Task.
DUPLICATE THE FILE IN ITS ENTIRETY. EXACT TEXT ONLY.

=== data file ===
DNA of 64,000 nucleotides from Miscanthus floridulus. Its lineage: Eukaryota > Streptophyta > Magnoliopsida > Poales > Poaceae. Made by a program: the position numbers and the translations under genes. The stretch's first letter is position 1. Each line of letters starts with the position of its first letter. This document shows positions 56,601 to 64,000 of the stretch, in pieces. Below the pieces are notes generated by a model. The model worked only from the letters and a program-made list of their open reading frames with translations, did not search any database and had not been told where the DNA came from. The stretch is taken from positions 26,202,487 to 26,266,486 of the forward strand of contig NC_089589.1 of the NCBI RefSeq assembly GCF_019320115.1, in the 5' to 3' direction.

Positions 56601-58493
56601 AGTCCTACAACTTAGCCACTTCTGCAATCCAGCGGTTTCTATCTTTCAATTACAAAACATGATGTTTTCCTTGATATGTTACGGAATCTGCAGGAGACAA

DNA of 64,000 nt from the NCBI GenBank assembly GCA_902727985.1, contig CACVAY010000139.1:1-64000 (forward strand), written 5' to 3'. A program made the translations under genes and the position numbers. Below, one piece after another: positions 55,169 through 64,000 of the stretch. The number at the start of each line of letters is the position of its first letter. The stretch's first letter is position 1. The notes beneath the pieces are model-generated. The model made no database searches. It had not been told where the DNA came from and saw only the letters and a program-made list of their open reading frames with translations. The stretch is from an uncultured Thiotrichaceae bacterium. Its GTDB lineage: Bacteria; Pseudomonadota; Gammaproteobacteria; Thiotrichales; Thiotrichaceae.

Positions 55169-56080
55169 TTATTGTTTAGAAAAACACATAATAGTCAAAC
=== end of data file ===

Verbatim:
DNA of 64,000 nucleotides from Miscanthus floridulus. Its lineage: Eukaryota > Streptophyta > Magnoliopsida > Poales > Poaceae. Made by a program: the position numbers and the translations under genes. The stretch's first letter is position 1. Each line of letters starts with the position of its first letter. This document shows positions 56,601 to 64,000 of the stretch, in pieces. Below the pieces are notes generated by a model. The model worked only from the letters and a program-made list of their open reading frames with translations, did not search any database and had not been told where the DNA came from. The stretch is taken from positions 26,202,487 to 26,266,486 of the forward strand of contig NC_089589.1 of the NCBI RefSeq assembly GCF_019320115.1, in the 5' to 3' direction.

Positions 56601-58493
56601 AGTCCTACAACTTAGCCACTTCTGCAATCCAGCGGTTTCTATCTTTCAATTACAAAACATGATGTTTTCCTTGATATGTTACGGAATCTGCAGGAGACAA

DNA of 64,000 nt from the NCBI GenBank assembly GCA_902727985.1, contig CACVAY010000139.1:1-64000 (forward strand), written 5' to 3'. A program made the translations under genes and the position numbers. Below, one piece after another: positions 55,169 through 64,000 of the stretch. The number at the start of each line of letters is the position of its first letter. The stretch's first letter is position 1. The notes beneath the pieces are model-generated. The model made no database searches. It had not been told where the DNA came from and saw only the letters and a program-made list of their open reading frames with translations. The stretch is from an uncultured Thiotrichaceae bacterium. Its GTDB lineage: Bacteria; Pseudomonadota; Gammaproteobacteria; Thiotrichales; Thiotrichaceae.

Positions 55169-56080
55169 TTATTGTTTAGAAAAACACATAATAGTCAAAC